Would you like to know how to make your own original paper mache sculpture patterns or masks?

The best way to take your sculpting skills to the next level is to read one of Jonni’s paper mache books. The books are written with full instructions for the projects inside, but you’ll also learn all the skills you need to create completely original sculptures of your own, using her easy methods. Her books are almost always among the most popular paper mache books on, and many of our regular readers found this site after making the projects in the books.

You can find Jonni’s books here:

Do you have questions about these patterns?

Just ask! I respond to every comment as quickly as I can.



  • I want to try making a life size right and left angel with their wins spread for our church. Any ideas?
    Thanks, Lynnn

    • Goodness – that is a very ambitious project. You’ll need both good figure sculpting and good engineering to keep the angels upright. If they will be standing together in a way that would make their base shaped like a triangle, that would help. If they’re to be standing separately on just two feet, you’ll need to attach the armature very firmly to a very wide base. Even if the robes reach the ground, which would make a wider base than just feet, you still have to consider the weight of the wings and the fact that they are probably not going to be directly over the center line of your sculpture. You might want to ask a carpenter for help designing the inside supports for your armature.
      If you have never made a figure sculpture before, you might want to watch this video of someone making a paper mache figure. If your angels are wearing the traditional robes, you really only need to carefully sculpt the shoulders, arms, neck and head. I found another video that shows how to use a free cardboard head armature, and that would give you a great start on your sculpture.
      For wings, you need to make them as light as possible. The ‘bones’ of the wings need to be firmly attached to the backbone of your figure, and a triangular support beneath the wings would be a good idea. You could cover the support with feathers. Without the support the weight on the tips of the wings will pull them down towards the floor. You might get some ideas for your wings from my dragon video. It had a ten-foot wing span, but the placement of the wings above the body and the dragon’s five-point stance helped to balance the wings and keep them from pulling the dragon over. You would definitely not want bat wings on your angels, but I would suggest using the aluminum mesh to cover the feathered portion of the wings. Make the single bones along the top of the wings as strong as you can get them, and then (if your fire marshal will allow it) use paper feathers to cover the mesh instead of paper mache feathers. That would make them considerably lighter. That’s a lot of feathers to cut out, but if you get some help it shouldn’t take too long. I believe you can get a roll of wide white paper at Walmart. Tape doesn’t stick to the mesh, so you’d need to use a hot glue gun to stick the feathers onto the wings. Just make sure you don’t put candles anywhere near your angels when they’re displayed. I’m really paranoid, so I wouldn’t want candles within ten feet, just in case one of the angels gets knocked over.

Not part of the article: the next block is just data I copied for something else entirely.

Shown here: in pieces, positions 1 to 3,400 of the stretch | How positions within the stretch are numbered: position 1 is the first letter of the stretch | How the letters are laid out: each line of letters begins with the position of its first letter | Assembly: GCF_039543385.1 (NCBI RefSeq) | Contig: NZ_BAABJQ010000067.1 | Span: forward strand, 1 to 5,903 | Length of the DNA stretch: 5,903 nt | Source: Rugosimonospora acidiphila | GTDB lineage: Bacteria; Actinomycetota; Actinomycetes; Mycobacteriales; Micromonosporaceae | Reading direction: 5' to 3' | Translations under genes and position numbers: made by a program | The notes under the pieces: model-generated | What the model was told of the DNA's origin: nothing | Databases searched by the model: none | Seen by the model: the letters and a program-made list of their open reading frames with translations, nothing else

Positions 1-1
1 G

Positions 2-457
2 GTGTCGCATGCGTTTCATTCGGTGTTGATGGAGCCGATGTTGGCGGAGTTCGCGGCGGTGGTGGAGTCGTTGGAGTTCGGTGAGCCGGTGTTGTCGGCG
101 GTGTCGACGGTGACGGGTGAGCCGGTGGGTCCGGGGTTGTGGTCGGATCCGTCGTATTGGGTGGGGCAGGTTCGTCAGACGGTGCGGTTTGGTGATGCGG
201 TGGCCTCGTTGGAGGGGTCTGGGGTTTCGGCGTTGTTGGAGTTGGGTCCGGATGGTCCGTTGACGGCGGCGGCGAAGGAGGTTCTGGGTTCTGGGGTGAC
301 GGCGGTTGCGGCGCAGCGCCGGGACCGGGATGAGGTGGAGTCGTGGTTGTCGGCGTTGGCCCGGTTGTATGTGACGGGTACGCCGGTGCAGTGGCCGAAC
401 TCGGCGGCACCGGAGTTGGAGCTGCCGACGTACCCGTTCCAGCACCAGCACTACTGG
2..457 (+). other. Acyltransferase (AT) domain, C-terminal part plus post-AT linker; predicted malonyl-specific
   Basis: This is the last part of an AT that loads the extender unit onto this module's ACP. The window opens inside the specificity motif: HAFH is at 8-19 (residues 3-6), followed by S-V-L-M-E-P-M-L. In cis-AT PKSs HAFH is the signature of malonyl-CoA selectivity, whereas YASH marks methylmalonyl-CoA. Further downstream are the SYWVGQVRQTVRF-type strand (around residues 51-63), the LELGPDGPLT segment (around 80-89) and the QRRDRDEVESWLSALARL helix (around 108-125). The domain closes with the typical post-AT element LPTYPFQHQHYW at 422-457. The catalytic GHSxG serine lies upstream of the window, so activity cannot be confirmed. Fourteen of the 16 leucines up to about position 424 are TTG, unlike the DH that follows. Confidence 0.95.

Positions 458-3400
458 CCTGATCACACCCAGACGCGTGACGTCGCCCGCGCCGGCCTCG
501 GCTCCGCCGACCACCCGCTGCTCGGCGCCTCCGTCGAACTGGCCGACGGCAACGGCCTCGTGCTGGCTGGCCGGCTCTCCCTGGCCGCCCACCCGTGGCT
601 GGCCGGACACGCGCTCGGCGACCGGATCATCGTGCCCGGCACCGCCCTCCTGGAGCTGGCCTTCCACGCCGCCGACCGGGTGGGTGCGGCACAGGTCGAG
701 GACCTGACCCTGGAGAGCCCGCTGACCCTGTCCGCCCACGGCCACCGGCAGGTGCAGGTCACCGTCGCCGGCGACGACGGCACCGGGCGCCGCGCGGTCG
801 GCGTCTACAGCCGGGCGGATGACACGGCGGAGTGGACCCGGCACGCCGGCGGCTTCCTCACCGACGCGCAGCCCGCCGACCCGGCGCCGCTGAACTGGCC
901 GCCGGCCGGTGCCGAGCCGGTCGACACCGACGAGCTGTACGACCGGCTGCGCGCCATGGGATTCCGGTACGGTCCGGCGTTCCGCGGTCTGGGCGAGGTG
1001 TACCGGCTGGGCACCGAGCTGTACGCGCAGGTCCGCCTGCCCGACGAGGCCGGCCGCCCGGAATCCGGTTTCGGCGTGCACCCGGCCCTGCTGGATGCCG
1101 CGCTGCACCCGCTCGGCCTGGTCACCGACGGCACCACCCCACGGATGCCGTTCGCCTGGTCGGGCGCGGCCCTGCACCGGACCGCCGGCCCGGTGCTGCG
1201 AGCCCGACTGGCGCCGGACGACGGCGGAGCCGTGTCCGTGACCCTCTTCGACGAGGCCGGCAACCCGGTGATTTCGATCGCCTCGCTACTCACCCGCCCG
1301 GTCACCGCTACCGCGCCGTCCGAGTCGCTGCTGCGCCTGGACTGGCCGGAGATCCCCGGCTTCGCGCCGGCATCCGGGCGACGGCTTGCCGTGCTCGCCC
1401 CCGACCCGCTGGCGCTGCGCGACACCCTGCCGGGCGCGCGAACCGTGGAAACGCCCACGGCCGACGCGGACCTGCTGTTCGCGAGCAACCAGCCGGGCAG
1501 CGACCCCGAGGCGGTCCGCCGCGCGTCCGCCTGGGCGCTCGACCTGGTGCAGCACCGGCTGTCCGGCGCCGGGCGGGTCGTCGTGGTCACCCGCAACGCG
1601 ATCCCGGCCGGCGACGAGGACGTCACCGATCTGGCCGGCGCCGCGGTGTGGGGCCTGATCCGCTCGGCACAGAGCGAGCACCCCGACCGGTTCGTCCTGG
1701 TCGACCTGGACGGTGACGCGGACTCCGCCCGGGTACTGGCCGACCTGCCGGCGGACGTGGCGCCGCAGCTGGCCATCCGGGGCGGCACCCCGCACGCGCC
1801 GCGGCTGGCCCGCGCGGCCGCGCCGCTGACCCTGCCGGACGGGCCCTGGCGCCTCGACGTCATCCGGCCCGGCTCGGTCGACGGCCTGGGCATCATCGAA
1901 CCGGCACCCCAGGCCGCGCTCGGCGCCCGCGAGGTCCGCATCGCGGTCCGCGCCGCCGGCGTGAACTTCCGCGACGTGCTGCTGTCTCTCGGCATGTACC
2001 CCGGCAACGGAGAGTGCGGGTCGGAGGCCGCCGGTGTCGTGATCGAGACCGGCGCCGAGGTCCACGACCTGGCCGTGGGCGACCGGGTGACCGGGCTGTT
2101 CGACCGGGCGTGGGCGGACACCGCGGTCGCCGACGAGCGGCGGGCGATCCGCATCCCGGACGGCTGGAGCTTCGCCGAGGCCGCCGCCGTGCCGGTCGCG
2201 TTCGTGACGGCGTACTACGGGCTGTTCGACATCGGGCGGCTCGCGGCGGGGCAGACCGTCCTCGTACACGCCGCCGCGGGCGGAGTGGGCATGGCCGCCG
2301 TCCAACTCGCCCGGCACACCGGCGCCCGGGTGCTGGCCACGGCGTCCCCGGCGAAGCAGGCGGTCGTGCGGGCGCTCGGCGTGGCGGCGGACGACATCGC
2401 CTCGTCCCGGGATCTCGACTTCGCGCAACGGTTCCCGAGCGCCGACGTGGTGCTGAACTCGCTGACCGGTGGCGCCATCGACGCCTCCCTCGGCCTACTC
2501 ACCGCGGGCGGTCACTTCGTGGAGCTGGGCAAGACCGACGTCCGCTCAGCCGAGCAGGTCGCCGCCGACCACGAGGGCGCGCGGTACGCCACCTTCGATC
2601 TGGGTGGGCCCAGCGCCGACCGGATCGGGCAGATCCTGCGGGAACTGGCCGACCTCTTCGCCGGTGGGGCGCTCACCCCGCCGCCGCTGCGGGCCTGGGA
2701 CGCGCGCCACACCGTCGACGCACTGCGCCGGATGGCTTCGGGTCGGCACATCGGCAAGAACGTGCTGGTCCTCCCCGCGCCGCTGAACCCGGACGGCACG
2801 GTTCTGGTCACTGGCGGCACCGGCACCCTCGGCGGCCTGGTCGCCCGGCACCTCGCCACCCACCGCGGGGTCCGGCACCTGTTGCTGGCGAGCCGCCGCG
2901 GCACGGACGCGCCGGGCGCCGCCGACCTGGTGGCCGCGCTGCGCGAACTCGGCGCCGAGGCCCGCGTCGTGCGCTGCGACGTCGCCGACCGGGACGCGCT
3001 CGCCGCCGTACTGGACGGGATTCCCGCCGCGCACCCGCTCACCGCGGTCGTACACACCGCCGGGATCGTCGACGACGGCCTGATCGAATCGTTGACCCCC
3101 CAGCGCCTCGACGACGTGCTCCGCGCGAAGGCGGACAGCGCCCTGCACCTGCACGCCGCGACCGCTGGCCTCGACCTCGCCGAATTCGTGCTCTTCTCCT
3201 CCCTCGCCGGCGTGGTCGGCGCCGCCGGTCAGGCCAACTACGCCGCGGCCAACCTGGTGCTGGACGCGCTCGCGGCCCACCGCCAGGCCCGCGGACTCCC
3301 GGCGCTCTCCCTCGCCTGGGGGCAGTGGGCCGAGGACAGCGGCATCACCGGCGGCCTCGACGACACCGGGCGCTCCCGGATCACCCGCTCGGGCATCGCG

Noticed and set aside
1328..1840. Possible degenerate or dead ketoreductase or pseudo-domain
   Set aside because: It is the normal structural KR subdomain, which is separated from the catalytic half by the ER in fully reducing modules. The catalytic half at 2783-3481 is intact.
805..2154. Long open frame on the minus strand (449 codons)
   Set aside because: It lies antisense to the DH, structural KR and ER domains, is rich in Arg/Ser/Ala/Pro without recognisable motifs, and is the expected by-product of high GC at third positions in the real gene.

Have fun – and be sure to check back and see how they come out when they’re done.

  • Hi ,your site helped me a lot . I love to make products of papier mashe . I m a starter yet but want to know more about it . Your work is awesome .

  • Hi Jonni, My daughter wants to make a papermache Hedwig Owl from Harry Potter. do you cover a basic owl in any of your books? thanks very much

  • Hi There, I’m from Rio de Janeiro and I was asked to make an ox head for the Carnival of my small community. Since the name of the carnival group is “slobbing ox”. Can you help me? Thanks

  • Dear Jonni, I bought your books “Make animal sculptures” and “How to make masks”, and I love them! And I love your work!
    I made my first piece of paper mache clay after your recipe, it worked well! It is an Orc head that I carry as a trophy, when I cosplay my Dwarf character in the world of Tolkien, I’ll try to upload a photo.
    I have a question: I want to make a mask, using the plaster mold that I already have. But then I should make a positive clay mold from it, that I can cover with paper mache. How can I avoid the clay stick to the plaster, and remove it without causing damage?

    • Hi Gerda. I’m so glad you liked the book. Thanks for letting me know!

      Did you try to upload a photo? They need to be under 250 kb, so if you tried and it didn’t work, please edit the image and try again,

      As for making a mask a sculpture when you have a plaster negative mold, you might want to check out the recent guest post by Sarah. The project is entirely different, but she was able to get a very nice casting in a plaster mold without first creating a new clay positive mold. She used paper pulp without any kind of thickener or paste. You could strengthen the mask with a thin layer of paper mache clay on the inside, or even with paper strips and paste. I don’t know how strong her paper pulp would be, but you could test it.

      I can’t remember ever making a clay casting using a plaster mold. A release agent, like petroleum jelly, might work, but you’d want to test it. The could be some damage when you pull the plaster off if there are any undercuts.

      • Dear Jonni, thank you very much for answering my question, and for your advice!
        I’ll try again to upload the photo .

      • Dear Jonni, congratulations on your amazing work, You have an amazing talent.
        I have a daughter that will be having a Quinceañera, with an “Under the Sea” theme, so I will need to create many props from starfish, seaweed, coral reef, sea horse, clam shell, a mermaid, etc.